The prints for this project seemed very ordinary images of the inside of someone's house. However, in the context of the occupier and the circumstances under which he/she lives in the house, they take on a different meaning. The house is occupied by someone under and Anti Terrorist Control Order. The photographer is working under strict conditions and must not give any clue as to who lives there and where the house is. Documentation is displayed relating to the Control Order and the conditions under which the photographer must work which gives a disturbing insight into this grey area of control and legislation.
Continuing after lunch:
4. No Olho da Rua: Julian Germain, Patricia Azevedo and Murilo Godoy
“The Eye of the Street” This exhibition was shown at Fabrica, a gallery in a disused church. Essentially the three photographers worked together with children of the streets in Belo Horizonte in Brazil over a 17 year period amassing an archive of thousands of images taken by the children themselves to picture their chaotic and fragmented lives. The photographers did no more that distribute the loaded cameras, collect them the next day, process the films and distribute the prints back to the children. Apart from basic advice on the operation of the cameras, they gave no lessons or instruction. The resulting images are the spontaneous creations of the children and their friends. The objective of the project was to engage the children in some creative endeavour and to see what would emerge from it. The project has been running for 17 years and has produced some telling images which have been fly posted in the city and produced as free newspapers handed out in the street. There is a feeling of inclusion from the youngsters, being surrounded by photography and now having the means to make their own photographs have them printed and perhaps posted up or reproduced in a newspaper gives then a sense of themselves, a record of their past and something to share. This was a large exhibition with individual enprints on display on the wall and in collections of boxes. Some larger exhibition prints has also been made which were displayed on the curved dividing walls in the gallery.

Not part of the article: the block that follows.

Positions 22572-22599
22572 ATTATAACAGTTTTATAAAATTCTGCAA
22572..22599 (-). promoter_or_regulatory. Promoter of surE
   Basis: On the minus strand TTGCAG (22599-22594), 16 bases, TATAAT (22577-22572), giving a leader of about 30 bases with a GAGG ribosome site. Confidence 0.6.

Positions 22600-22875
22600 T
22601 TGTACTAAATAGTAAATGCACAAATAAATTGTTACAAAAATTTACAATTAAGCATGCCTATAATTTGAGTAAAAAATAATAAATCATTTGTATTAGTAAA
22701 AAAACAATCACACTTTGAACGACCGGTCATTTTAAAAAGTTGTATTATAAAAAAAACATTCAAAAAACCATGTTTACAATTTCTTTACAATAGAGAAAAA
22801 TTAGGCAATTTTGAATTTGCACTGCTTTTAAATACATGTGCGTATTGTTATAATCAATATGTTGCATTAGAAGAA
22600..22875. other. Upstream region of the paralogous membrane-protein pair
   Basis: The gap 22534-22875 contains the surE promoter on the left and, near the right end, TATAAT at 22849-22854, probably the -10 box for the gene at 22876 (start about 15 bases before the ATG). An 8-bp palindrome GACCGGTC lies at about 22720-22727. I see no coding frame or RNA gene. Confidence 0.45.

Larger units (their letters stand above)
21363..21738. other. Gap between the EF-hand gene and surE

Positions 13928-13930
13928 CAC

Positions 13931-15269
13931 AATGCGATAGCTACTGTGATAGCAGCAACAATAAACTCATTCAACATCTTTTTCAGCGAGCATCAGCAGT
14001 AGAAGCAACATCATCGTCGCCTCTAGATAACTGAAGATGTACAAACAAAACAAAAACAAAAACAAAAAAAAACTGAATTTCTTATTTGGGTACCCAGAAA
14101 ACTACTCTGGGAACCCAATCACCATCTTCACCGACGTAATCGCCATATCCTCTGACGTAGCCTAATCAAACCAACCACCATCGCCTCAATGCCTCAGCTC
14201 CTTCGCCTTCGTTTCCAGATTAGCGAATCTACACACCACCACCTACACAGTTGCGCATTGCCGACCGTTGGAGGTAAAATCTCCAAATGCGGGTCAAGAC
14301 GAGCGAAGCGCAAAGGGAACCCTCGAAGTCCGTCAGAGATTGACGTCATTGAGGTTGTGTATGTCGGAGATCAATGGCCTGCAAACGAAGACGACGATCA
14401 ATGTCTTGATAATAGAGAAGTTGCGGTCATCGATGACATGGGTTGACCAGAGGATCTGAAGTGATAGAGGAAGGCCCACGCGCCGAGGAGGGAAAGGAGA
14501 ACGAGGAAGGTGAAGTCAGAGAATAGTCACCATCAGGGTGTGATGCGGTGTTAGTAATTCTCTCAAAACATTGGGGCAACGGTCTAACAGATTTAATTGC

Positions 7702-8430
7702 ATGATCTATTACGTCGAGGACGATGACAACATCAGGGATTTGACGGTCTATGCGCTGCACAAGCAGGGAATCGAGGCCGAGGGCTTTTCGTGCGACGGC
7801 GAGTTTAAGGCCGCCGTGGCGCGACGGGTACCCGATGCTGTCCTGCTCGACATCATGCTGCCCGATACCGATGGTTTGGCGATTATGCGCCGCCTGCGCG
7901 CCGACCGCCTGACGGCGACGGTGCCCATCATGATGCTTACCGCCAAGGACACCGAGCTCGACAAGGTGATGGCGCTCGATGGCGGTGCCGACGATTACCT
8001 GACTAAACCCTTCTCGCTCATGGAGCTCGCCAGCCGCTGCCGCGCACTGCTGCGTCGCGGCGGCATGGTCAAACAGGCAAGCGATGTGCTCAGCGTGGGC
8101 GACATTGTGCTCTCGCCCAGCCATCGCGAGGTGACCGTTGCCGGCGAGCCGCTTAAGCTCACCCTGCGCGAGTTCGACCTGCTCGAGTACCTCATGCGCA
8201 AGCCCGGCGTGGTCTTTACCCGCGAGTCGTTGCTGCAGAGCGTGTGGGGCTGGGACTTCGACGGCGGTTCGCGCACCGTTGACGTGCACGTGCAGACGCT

5. Brighton Public Library
Again, as part of the Biennial there was a display of various books, folders, portfolios showing the wide variety of methods that can be used to present photographic and artistic collections.
Sunday: Started with a meeting at the Brighton Media Centre for group discussion. I took some prints to discuss (my first DPP assignment)  and received some valuable feedback  from my fellow students and tutors. The aim of the collection was to show the differing textures that were to be seen in the saltmarsh landscape. I came away with the impression that although individual images found favour with the viewers, perhaps the collection as a whole lacked impact. I think I need to look again at what makes a collection hang together. There is an awful lot of work that can be done as a project in the nature reserve.